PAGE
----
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Live Audio Broadcast using Wowza Media Server

Contributed by Khurshidali Shaikh on 28 Nov 2011

Wowza Media Server is a popular, Java-based streaming server used for streaming live and on-demand audio and video content for consumption on various clients like browser, iOS, Android, etc. Wowza provides a lot of features out of the box. Its written in Java and can be extended by writing components in Java.

In order to stream live radio, we will use a flex-based client that will capture the audio input from your microphone and send the same to Wowza server for broadcasting. This will need knowledge of flex API and actionscript. For listening to the live stream one can use JWPlayer (for flash-based browsers) or HTML5 for iPhone/iPAD browsers.

Setting up Wowza Server

Assuming we have a Wowza Media Server already installed we need to setup an application under Wowza Media Server. Lets call this liveradio. To do this

  1. Create a folder named liveradio under Wowza installation’s application directory.
  2. Create a folder named liveradio under Wowza installation’s conf directory.
  3. Create a file names Application.xml by copying an existing file from conf directory.
  4. Open the newly created Application.xml and modify the value of  /Root/Streams/StreamType node to live.
  5. Restart Wowza server


Coding the Flex client for broadcasting

This will need some knowledge with flex API and ActionScript (AS). You will need to setup an AS project.  An IDE like FlashDevelop can be used for the same.  Below are the typical steps you need to code to capture audio and send to Wowza.

Setting up the Microphone

In the AS code one can get hold of the microphone and set it up as follows.

myMic = Microphone.getMicrophone();
myMic.rate = 11;
myMic.gain = 50; // increase this to boost the microphone audio
myMic.codec = SoundCodec.SPEEX; // this is important
myMic.encodeQuality = 5;
myMic.framesPerPacket = 2;

Setting up the Network Connection

We need to setup a network connection to the Wowza server to send the captured audio data.

nc = new NetConnection(); // create a new network connection
nc.addEventListener(NetStatusEvent.NET_STATUS, netStatus); // netStatus method will be notified on network connection events.
nc.connect(“rtmp://<SERVER-IP>/liveradio”); // adjust the url based on your setup.

// this is how netStatus looks like
private function netStatus(event:NetStatusEvent):void {

     switch ({
        case “NetConnection.Connect.Success” :
            ns = new NetStream(nc); // create a new NetStream
            ns.attachAudio(myMic); // attach the audio to the same
            ns.bufferTime = 20;
            ns.publish(“audio”, “live”); // ‘audio’ is the name of the stream
        // handle other events as needed

Build your project, create the SWF client which can be embedded on a HTML page to broadcast audio using your microphone.

Creating a page for playing to the live broadcast.

The broadcasted audio can be played by using a flash-based player or HTML5 audio tag based on the browser. One can also use a player like JWPlayer that can embed audio/video in flash format with HTML5 fallback. You can also use any other flv player that supports RTMP steaming.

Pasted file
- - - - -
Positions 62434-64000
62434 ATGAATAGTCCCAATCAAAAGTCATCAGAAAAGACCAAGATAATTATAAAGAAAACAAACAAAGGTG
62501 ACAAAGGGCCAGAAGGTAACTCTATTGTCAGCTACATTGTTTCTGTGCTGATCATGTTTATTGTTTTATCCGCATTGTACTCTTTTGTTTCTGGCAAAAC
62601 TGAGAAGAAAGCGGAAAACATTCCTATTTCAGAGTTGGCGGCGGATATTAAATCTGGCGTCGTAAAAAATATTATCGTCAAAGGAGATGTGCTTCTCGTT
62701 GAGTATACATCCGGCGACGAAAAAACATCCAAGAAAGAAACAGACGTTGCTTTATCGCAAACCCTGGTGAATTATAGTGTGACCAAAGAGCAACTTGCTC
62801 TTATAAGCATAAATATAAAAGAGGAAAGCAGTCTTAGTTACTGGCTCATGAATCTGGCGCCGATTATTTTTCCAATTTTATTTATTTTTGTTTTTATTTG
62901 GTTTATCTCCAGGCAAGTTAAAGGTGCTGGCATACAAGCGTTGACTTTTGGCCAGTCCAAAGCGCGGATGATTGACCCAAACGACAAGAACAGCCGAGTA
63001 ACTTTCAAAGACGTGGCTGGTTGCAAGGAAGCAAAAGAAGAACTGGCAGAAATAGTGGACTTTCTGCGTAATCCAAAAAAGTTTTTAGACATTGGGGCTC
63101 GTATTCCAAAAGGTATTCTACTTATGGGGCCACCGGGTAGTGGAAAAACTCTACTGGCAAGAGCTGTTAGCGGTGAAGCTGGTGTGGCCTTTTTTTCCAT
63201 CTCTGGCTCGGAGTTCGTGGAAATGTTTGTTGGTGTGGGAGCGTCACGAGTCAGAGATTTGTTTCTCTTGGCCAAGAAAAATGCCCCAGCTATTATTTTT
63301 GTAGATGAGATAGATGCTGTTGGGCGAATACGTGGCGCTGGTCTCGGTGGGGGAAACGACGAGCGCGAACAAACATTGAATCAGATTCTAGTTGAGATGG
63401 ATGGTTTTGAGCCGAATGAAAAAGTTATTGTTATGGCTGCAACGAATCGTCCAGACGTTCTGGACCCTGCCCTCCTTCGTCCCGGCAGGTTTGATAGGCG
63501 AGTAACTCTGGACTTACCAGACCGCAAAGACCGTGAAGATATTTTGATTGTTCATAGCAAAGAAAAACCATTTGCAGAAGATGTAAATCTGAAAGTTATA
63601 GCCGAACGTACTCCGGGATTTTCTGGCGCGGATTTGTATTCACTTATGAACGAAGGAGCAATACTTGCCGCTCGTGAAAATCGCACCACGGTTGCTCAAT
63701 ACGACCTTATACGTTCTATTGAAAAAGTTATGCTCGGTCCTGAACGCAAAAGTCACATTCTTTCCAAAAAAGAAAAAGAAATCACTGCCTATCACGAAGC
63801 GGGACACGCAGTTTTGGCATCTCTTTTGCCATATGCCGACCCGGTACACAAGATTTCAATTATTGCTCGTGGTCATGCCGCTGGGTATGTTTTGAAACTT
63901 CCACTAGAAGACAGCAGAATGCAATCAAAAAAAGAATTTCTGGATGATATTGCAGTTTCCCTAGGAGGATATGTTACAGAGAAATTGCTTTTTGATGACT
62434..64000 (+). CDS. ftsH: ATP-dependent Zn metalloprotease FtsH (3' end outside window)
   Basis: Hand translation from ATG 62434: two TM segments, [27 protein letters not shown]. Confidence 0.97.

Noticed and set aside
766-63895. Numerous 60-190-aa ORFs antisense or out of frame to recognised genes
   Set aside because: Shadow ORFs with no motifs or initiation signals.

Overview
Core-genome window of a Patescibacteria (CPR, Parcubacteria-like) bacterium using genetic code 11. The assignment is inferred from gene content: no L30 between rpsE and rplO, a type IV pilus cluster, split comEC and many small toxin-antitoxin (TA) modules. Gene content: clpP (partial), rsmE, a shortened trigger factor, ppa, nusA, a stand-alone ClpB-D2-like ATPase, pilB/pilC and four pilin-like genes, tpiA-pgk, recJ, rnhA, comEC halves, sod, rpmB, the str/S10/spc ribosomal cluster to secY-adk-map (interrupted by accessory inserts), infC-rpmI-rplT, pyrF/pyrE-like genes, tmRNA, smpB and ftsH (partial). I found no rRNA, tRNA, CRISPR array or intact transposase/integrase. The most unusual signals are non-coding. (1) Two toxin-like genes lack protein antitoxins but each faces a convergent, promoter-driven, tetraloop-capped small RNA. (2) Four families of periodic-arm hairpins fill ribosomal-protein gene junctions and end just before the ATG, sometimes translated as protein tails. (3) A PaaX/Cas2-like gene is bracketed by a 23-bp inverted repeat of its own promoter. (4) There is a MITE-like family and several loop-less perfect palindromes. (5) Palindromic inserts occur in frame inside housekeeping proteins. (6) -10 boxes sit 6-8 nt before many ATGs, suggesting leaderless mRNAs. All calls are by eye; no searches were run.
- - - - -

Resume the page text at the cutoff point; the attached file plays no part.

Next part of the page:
width: 300,
    height: 100,
    wmode: 'transparent',
    controlbar: 'bottom',
    modes: [
            type: "flash", 
            src: "flash/player.swf",
            config: {
                streamer: "rtmp:///liveradio",
                file: "audio",
                provider: "rtmp"
            type: "html5",
            config: {
                file: "http://:1935/liveradio/audio_ios/playlist.m3u8",
                provider: "sound"


In the above code there are two configurations viz for RTMP and HTML5. RTMP is only supported in browsers that support flash. Since both iPhone and iPAD do not support flash we used the HTML5 fallback and the Cuppertino streaming support in Wowza for iPhone and iPAD.


There are some challenges here. The streams published from your flex based client is in RTMP format and can be streamed it to a RTMP/flash based player successfully. But the audio codec used, SPEEX, needs to be converted to a H.264 compatible codec like AAC to be able to play from an iPhone/iPAD. There are two ways to do the same.

1. Use the Wowza Transcoder AddOn: The Wowza Transcoder AddOn can trancode any configured incoming stream from one format to other. Here we encoded our live audio format codec from SPEEX to AAC. Here’s how to do this.

The Wowza Transcoder AddOn is quite powerful and can transcode the incoming streams to multiple formats and bit rates for consumption on different types of players and devices with varying bandwidths.

2. Use an intermediate tool like FFmpeg: FFmpeg is a set of tools to record, play and convert audio and video from/to various formats. It can be used with Wowza Media Server to encode the live audio stream from our application from SPEEX to AAC codec. Below are the steps to get it working with Wowza.

Extending the setup for live video

The above setup can be extended easily to stream live video along with audio. This can be done as below.

Wowza use cases at Neev

Over last few months, we at Neev Technologies have successfully used Wowza Media Server for applications involving on-demand streaming of movies/TV programs, live audio/video streaming. In addition, there are other use cases like live re-streaming/recording of IP camera streams, live video/chat where we see Wowza as a great fit. Some applications were deployed on a single node and some used Origin-Edge cluster for high load and scalability. Using the Java API we were also able to customize Wowza to add additional security features like time based expiry of stream URLs.

Visit us at to know more about our offerings.

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